821 W State Street
Boise, ID 83702
Hours: 8am to 5pm
Idaho Falls Office
3421 E County Line Road
Idaho Falls, ID 834401
Hours: 9am to 4pm
- Idaho Falls Office Hours as of July 1, 2015: 11am to 5pm
Barley Checkoff Dollars at Work!
IBC is a self-governing agency of the State of Idaho that serves to enhance the profitability of the Idaho barley growers through research, market development, promotion, information and education. This is accomplished by identifying and fully utilizing available resources and organizations to promote and further develop the barley industry in the state of Idaho.
2015 Grain Presentation Northwest Farm Credit May
US Economic Outlook January 2015 presented by Doug Robison, Senior Vice President, Northwest Farm Credit Services Western Division
2015 Idaho Barley Agronomic Updates
Dr. Christopher W. Rogers, University of Idaho Endowed Barley Research Agronomist, Aberdeen Research & Extention Center
email@example.com Twitter: @UIbarley
Southern Idaho 2015 Spring Barley Quick Facts...
Check out Dr. Christopher Rogers new publication at http://www.cals.uidaho.edu/edcomm/pdf/CIS/CIS1217.pdf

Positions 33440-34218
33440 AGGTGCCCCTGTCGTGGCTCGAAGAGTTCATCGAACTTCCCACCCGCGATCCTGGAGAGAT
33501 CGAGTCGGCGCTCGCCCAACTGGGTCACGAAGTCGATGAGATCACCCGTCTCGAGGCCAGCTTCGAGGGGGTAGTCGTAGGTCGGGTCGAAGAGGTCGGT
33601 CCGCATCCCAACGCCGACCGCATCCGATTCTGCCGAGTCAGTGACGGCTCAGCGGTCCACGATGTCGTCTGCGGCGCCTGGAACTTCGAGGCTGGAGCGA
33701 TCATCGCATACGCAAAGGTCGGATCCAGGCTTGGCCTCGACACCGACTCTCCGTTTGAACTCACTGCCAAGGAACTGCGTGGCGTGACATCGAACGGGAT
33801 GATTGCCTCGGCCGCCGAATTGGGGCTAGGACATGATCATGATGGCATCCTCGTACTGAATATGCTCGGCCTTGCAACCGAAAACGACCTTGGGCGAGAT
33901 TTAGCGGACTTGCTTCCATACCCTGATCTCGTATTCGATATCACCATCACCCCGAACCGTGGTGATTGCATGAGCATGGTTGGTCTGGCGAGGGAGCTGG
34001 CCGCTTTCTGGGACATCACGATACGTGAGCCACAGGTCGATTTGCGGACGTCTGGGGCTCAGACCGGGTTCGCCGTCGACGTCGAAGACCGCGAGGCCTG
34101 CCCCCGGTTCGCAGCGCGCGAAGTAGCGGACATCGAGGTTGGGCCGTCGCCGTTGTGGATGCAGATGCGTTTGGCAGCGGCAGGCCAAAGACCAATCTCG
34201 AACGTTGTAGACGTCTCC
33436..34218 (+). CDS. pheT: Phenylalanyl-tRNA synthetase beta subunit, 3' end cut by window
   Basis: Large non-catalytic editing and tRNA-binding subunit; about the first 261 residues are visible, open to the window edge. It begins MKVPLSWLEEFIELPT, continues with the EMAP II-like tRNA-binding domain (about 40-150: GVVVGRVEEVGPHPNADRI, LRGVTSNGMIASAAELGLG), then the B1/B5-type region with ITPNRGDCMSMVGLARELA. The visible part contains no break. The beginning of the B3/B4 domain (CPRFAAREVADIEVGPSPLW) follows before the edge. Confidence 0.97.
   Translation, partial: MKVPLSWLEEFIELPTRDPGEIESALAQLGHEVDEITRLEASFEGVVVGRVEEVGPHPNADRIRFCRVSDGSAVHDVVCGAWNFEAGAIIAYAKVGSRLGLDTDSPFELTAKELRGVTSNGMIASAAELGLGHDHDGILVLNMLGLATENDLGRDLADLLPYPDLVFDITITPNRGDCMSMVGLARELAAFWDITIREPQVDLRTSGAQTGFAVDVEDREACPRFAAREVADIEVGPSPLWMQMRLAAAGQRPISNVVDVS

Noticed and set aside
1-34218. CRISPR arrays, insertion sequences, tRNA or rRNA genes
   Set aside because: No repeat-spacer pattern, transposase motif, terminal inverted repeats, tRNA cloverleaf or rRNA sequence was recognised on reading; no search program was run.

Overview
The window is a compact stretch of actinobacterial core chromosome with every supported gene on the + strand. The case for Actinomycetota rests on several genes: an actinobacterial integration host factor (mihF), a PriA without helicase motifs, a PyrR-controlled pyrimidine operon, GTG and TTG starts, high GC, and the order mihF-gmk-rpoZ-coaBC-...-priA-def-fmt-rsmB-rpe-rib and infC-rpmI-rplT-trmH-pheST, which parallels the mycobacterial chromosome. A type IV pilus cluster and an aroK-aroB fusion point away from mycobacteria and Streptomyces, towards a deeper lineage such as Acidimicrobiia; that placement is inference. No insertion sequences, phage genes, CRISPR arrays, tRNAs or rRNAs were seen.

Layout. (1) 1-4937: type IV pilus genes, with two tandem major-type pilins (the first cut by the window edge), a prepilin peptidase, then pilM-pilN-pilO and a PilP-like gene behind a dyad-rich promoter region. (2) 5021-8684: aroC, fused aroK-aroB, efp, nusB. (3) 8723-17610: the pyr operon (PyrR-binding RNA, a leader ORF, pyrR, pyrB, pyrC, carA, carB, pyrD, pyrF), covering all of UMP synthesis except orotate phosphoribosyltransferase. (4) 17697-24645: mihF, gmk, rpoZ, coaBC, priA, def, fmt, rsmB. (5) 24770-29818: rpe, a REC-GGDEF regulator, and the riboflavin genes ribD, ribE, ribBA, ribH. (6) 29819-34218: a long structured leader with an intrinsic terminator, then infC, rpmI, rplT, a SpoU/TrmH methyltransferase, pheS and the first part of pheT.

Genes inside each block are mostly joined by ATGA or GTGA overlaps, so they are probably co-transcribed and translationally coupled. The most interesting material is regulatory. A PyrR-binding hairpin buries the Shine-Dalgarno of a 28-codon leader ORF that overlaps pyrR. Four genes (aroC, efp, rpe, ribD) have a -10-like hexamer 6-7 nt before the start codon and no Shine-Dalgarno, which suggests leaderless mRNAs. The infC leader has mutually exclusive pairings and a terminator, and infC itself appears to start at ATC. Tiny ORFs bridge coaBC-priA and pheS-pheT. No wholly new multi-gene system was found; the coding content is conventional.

2015 Idaho Barley Crop News
New Malting Barley Endorsement Coming In 2016
Make Every Bite Count with Barley
Barley is a great source of dietary fiber and contains both soluble and insoluble fiber. Soluble fiber is effective in lowering blood cholesterol and can reduce the risk of heart disease. Soluble fiber is also beneficial in slowing the absorption of sugar and reducing the risk for developing type 2 or non-insulin-dependent diabetes. The insoluble fiber found in barley may be beneficial in helping the body maintain regular bowl function. Insoluble fiber may also help lower the risk for certain cancers such as colon cancer.
Barley is a whole grain and is packed with good nutrition. This centuries-old grain contains fiber, vitamins and minerals; is slim on fat; and, like all plant products, is cholesterol-free.
The USDA My Plate specifically recommends that Americans eat at least 3 ounces of grains per day, with half of those as "whole" grains. Clinical studies have shown that the consumption of whole grains helps reduce the risk of hypertension, metabolic syndrome, type 2 diabetes, certain cancers and cardiovascular disease, while also promoting satiety and weight control.
Find out more about USDA's nutritional recommendations at www.choosemyplate.gov. You can get assistance with personalized healthy menu planning at this website.